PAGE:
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5 things to know for May 30: Debt limit, Turkey, Ukraine, India, Uganda

By AJ Willingham, CNN

(CNN) — Going on a cruise soon? You may want to skip the terrifying accounts from aboard a Carnival ship that got battered by severe weather this weekend.

Here’s what else you need to know to Get Up to Speed and On with Your Day.

(You can get “CNN’s 5 Things” delivered to your inbox daily. Sign up here.)

1. Debt limit

President Joe Biden and House Speaker Kevin McCarthy forged a debt ceiling deal to possibly avoid a catastrophic US default in a matter of days, but not everyone is happy about it. The agreement would suspend the nation’s $31.4 trillion debt limit through January 1, 2025, removing it as a potential issue in the 2024 presidential election. Under the deal, non-defense spending would remain relatively flat in fiscal 2024 and increase by 1% in fiscal 2025. (You can read the whole text here.) Some Republican reps argue it does little to rein in government spending, while some Dems have criticized the inclusion of things like temporarily expanded work requirements for some food stamp recipients. Despite tension in the House, the agreement has sparked optimism in global markets and among some of the US’ leading business groups. It’s not a done deal, though. Once – and if – the measure passes the House, it’s on to the Senate. The estimated deadline for a possible default is June 5.  

2. Turkey

Turkey’s President Recep Tayyip Erdogan has won a historic third term, extending his 20 years at the top of Turkey’s political landscape. Erdogan defeated challenger Kemal Kilicdaroglu in Sunday’s runoff election after failing to win an outright majority in the first round of votes in mid-May. Some chief concerns among Turkish voters were high inflation and a cost of living crisis, situations blamed largely on the president’s unorthodox economic policies. Also on their minds was the government’s handling of the earthquake in February that left more than 50,000 people dead. Some of Erdogan’s supporters say his win is a victory for the Muslim world. Opponents say his control over state resources and affiliation with the country’s media helped sway the vote in his favor.

3. Ukraine

Russia’s Defense Ministry has blamed Ukraine for an alleged drone attack on Moscow today that damaged buildings and injured two people. Ukraine has increased the number of strikes on Russian ammunition depots, logistical nodes and rear echelon bases in the last few days as Ukrainian forces gear up for a long-anticipated counteroffensive. Ukrainian President Volodymyr Zelensky said the timing of the counteroffensive has been set, but he did not provide specific details. Ukrainian cities continue to experience barrage after barrage of Russian missile and drone strikes, but the country’s forces have appeared unfazed as counteroffensive training and planning continues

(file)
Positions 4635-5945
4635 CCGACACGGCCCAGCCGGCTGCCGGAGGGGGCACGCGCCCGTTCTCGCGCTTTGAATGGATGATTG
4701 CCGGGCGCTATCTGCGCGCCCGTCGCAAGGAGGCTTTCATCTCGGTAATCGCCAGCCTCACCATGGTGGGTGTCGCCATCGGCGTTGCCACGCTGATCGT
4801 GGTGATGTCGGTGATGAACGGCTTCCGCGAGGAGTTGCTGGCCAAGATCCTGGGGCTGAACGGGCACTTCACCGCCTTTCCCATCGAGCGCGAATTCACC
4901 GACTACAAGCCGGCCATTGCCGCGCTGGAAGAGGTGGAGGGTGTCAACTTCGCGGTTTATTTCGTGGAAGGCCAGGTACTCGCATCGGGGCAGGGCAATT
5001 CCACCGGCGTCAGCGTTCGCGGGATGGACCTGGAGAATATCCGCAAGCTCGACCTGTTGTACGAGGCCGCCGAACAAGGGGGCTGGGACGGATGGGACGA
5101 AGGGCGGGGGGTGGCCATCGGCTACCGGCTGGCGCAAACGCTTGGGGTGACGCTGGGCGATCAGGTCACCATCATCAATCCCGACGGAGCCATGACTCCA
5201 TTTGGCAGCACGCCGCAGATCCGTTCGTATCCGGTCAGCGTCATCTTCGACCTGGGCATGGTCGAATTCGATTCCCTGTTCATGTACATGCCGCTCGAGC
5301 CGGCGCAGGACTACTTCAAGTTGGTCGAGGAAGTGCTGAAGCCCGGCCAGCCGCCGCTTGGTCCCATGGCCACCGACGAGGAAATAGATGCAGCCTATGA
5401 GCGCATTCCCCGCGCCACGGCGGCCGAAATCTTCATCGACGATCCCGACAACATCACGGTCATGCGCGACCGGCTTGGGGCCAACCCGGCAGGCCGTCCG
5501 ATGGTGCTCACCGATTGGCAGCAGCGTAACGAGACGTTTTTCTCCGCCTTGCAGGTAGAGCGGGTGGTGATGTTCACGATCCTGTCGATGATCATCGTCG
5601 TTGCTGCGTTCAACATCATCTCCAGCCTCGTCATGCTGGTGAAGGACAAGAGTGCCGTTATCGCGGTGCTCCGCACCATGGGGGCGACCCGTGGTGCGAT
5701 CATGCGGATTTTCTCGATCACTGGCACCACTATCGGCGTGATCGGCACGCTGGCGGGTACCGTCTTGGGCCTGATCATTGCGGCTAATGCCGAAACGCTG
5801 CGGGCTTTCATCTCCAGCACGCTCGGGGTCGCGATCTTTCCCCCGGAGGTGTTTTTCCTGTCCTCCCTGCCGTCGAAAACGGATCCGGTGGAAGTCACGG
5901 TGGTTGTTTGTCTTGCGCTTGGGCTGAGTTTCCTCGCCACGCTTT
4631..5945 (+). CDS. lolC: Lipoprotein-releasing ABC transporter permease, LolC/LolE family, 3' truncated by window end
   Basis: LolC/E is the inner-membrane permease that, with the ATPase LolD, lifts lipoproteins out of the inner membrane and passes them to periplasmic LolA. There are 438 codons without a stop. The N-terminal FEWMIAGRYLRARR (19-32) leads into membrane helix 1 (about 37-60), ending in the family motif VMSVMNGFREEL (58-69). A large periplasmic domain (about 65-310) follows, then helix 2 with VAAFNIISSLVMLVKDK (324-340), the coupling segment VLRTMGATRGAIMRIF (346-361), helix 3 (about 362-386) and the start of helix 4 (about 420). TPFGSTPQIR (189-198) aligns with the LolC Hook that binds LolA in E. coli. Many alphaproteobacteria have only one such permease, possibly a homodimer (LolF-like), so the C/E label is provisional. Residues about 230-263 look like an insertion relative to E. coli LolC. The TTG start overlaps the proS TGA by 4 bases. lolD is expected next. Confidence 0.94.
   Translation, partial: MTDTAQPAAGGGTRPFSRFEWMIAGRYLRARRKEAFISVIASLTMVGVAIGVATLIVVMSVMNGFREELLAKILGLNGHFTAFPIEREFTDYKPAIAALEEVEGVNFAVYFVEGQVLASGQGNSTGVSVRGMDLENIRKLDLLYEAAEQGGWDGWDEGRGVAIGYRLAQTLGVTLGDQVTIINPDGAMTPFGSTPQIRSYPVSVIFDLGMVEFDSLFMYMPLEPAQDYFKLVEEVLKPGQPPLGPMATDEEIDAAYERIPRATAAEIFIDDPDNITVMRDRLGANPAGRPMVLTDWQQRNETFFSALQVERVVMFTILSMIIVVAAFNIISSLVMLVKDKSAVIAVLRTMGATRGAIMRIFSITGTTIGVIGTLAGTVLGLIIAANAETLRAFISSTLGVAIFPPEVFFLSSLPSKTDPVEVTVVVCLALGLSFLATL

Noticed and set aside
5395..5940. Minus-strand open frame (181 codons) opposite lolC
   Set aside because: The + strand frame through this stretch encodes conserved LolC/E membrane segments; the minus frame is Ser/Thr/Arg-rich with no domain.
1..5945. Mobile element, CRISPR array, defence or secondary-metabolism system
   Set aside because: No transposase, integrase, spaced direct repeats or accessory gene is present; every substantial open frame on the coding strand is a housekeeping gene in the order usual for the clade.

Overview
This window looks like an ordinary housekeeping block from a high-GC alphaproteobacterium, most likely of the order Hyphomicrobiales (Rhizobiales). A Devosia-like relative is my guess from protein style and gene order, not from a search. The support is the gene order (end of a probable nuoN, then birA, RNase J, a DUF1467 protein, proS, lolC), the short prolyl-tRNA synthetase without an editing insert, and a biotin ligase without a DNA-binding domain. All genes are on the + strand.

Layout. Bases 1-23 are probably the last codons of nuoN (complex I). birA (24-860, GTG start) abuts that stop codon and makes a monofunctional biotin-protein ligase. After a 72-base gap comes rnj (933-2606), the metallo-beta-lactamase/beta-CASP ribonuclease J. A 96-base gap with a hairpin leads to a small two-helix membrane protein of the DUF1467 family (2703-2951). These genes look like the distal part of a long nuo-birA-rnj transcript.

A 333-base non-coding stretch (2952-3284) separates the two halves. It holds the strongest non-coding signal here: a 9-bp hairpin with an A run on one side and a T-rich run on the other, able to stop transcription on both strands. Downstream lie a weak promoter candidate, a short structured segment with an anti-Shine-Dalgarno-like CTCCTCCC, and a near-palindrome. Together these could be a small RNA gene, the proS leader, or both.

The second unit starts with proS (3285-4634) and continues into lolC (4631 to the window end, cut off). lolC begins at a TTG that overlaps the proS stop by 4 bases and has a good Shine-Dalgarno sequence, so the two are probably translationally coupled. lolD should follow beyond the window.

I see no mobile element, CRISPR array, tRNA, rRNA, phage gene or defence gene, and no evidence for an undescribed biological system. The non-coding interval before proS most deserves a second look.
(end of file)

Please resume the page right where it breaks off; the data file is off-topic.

4. India

A 16-year-old girl was stabbed and bludgeoned to death in a busy public alleyway in Delhi on Sunday, sparking renewed outrage over the country’s ongoing struggles with violence against women and girls. Video of the incident in the capital city showed multiple people walking close by as the attack went on. The incident is the latest in a long line of killings and rapes that have triggered anger about whether enough is being done to protect women in India and punish attackers. India has long struggled to address gender violence. In 2018, a survey of experts on women’s issues ranked the country as the most dangerous place in the world to be a woman. Reports in recent years seem to show a continued increase in the frequency of such crimes. 

5. Uganda

Uganda’s President Yoweri Museveni has signed a series of anti-LGBTQ laws that are being characterized as among the harshest in the world. The bill criminalizes sex education for the gay community and makes it illegal to prevent exposure of what it calls perpetrators of “aggravated homosexuality” to the police. It also calls for “rehabilitation”– widely discredited conversion therapy – for gay offenders. Activists in the country say they fear the laws will embolden citizens to act extrajudicially against the LGBTQ community. Civil society groups are already looking to challenge the measures, and they could find a way as a similarly homophobic law was struck down by Ugandan courts in 2014. Western governments are already criticizing the law. President Biden described the bill in a statement as “a tragic violation of universal human rights.”


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That’s how many billionaires in the world are worth more than the $38.8 billion the US Treasury has in cash. To be clear, each of them is worth more than that alone. . 


“The amount of backlash that I have gotten has been overwhelming. I just hope that this is the beginning of the end of the messages and the onslaught that I’m getting.”

— Erik Carnell, a trans designer whose brand Abprallen was featured in this year’s Target Pride collection. He says he’s gotten death threats and threatening messages due to several anti-LGBTQ campaigns targeting the collection. After learning some Target employees have also been threatened, Carnell expressed bittersweet relief that Target pulled some items due to safety concerns. 


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From ice to hoops

It’s peak hockey and basketball season, and this transformation of Toronto’s Air Canada Center from NHL ice to NBA court is just as exciting as a game. (Click here to view)

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